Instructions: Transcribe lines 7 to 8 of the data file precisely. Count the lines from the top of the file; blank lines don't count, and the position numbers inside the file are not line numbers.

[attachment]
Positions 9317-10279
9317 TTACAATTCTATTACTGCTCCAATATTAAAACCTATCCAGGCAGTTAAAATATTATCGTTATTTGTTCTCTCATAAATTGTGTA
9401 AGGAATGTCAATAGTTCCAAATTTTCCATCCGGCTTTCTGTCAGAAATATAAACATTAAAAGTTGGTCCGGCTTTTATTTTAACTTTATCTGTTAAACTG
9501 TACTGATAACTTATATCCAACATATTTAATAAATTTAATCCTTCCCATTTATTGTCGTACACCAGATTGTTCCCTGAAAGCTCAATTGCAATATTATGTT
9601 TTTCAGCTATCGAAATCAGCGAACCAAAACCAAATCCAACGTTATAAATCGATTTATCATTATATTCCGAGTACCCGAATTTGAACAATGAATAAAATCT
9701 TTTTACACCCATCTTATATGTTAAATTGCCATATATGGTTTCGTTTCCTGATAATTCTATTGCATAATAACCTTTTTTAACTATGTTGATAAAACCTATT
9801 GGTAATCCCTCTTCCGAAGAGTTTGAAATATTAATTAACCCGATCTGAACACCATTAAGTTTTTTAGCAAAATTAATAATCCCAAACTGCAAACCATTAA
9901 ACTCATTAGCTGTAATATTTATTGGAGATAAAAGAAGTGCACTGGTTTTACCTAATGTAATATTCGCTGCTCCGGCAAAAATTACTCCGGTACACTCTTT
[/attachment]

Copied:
9801 GGTAATCCCTCTTCCGAAGAGTTTGAAATATTAATTAACCCGATCTGAACACCATTAAGTTTTTTAGCAAAATTAATAATCCCAAACTGCAAACCATTAA
9901 ACTCATTAGCTGTAATATTTATTGGAGATAAAAGAAGTGCACTGGTTTTACCTAATGTAATATTCGCTGCTCCGGCAAAAATTACTCCGGTACACTCTTT